Workshops and American Museum Textiles Fair

I thought I’d already posted about these events but it was actually on my website and newsletter, so sorry about the short notice!

Workshops

Next week I’m running a couple of workshops for beginners on felting and ecoprinting. The venue is The Old School, School Lane, West Kingsdown, Sevenoaks, Kent TN15 6JN, just off the M20. For more information and to book, please contact Judith Yarnold, judithyarnold@gmail.com, 01474 852669.

Introduction to felting

Tuesday 21 August, 10am-4pm

Felt is one of the oldest known fabrics in the world. It’s made by wetting layers of wool roving and rubbing and rolling with soap until the fibres interlock to form a robust fabric. This one-day workshop introduces you to the basic felting technique.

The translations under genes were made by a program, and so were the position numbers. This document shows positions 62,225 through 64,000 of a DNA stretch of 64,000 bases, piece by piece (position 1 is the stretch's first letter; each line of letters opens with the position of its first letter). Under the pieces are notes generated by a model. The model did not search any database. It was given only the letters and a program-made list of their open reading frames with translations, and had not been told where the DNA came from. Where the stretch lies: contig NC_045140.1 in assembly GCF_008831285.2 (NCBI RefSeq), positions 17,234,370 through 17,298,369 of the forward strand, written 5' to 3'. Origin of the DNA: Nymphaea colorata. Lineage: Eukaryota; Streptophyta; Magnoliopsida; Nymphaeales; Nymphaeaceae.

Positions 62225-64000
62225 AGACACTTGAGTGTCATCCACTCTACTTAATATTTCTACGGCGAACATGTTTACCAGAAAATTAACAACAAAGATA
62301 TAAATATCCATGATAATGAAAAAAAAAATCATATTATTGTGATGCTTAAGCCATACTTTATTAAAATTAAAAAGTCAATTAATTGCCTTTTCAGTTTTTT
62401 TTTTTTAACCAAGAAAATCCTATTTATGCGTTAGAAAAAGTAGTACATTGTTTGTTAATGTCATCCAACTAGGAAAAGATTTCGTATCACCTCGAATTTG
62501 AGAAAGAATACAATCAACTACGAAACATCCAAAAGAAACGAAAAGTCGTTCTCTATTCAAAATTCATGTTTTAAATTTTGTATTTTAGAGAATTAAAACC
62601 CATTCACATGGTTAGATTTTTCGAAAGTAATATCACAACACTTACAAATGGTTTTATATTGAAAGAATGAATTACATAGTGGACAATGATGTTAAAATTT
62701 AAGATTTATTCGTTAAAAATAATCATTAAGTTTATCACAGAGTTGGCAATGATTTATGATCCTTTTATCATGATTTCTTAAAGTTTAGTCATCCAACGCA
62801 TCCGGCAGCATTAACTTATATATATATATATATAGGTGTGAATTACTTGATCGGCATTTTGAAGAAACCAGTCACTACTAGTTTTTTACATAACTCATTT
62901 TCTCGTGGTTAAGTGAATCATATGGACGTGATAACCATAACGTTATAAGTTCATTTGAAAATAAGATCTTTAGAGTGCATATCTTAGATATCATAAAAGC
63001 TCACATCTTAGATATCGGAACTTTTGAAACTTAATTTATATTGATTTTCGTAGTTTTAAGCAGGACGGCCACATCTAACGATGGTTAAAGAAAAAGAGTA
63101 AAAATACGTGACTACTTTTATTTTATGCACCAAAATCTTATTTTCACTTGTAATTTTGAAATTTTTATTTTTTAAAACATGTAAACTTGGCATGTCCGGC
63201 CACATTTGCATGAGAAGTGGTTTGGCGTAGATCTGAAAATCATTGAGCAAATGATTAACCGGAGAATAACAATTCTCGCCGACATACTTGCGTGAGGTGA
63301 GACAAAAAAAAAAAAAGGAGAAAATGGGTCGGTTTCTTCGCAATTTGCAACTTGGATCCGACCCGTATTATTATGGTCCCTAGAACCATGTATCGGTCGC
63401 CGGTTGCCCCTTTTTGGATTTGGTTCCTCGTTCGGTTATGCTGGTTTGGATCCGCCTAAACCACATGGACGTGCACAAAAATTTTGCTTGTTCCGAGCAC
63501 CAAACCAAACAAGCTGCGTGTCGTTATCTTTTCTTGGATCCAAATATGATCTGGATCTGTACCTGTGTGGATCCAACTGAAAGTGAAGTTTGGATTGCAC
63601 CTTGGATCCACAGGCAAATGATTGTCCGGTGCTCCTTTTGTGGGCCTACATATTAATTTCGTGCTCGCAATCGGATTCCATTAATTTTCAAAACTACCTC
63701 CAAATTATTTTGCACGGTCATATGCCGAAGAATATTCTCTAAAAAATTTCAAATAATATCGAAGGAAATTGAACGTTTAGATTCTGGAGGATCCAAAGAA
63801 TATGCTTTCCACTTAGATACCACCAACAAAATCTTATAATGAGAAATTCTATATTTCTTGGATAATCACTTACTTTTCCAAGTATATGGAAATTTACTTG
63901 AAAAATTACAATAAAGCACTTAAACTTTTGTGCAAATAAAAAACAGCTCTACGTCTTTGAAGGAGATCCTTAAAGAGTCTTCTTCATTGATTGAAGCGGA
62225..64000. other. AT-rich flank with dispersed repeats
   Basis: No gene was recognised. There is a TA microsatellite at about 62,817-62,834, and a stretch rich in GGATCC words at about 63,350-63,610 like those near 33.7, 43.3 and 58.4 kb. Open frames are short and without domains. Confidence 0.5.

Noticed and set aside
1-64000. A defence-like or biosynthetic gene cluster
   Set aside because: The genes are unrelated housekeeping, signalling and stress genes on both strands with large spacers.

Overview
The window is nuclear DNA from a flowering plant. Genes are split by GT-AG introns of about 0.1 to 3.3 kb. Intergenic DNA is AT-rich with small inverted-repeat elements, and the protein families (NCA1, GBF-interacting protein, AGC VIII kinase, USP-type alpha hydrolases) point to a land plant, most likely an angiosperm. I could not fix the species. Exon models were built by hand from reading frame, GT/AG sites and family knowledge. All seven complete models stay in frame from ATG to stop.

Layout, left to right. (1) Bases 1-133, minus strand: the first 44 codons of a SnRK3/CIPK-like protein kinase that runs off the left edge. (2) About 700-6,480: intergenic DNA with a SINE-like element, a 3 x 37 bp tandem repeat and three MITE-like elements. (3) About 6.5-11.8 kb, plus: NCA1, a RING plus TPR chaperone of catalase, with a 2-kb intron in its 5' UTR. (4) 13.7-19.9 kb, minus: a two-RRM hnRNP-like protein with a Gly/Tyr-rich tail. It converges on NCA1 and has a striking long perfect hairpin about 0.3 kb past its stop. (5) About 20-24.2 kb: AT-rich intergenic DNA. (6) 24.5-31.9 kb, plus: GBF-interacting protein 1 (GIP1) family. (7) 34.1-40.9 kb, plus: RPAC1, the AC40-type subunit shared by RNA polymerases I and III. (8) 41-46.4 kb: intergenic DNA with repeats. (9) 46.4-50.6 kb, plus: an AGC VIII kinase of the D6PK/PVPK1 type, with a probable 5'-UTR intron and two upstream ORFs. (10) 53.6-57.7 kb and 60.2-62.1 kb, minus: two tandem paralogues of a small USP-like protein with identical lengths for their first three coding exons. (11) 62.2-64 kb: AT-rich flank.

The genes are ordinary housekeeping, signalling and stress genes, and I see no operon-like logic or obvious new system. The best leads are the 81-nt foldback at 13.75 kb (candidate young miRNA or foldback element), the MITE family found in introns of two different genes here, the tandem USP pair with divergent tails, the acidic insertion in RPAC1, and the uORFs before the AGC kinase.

In the morning you will start by making a flat piece of felt to learn the basic technique. You can decorate it with yarn, silk and other embellishments.

In the afternoon you will make a 3D object (a small bowl) by felting around a resist. Again, you can decorate this in various ways.

We provide: All materials, but please bring an old towel and a plastic bag to take your work home with you

Numbers: Min 5, max 10 in class

Cost: £60 to be paid up front + £6 for materials to be paid in cash to the tutor on the day

When: Tuesday 21 August, 10am-4pm. There will be an hour’s break for lunch. There is a small shop that sells food about 5 minutes’ drive from the venue or you can bring your own.

Introduction to ecoprinting workshop

Wednesday 22 August 2018

Ecoprinting is also known as botanical contact printing or bundling. It involves making a bundle of leaves in fabric and steaming or simmering in water or dye. In these conditions, certain plants leave their imprint on the fabric.

We will be working with silk in this workshop, as it is one of the easiest fabrics to use with this technique. In the morning we will go on a foraging walk to look for leaves and other foliage to use for ecoprinting. Then we will come back and make a couple of small samples using iron as a mordant. They will steam or simmer during our lunch break.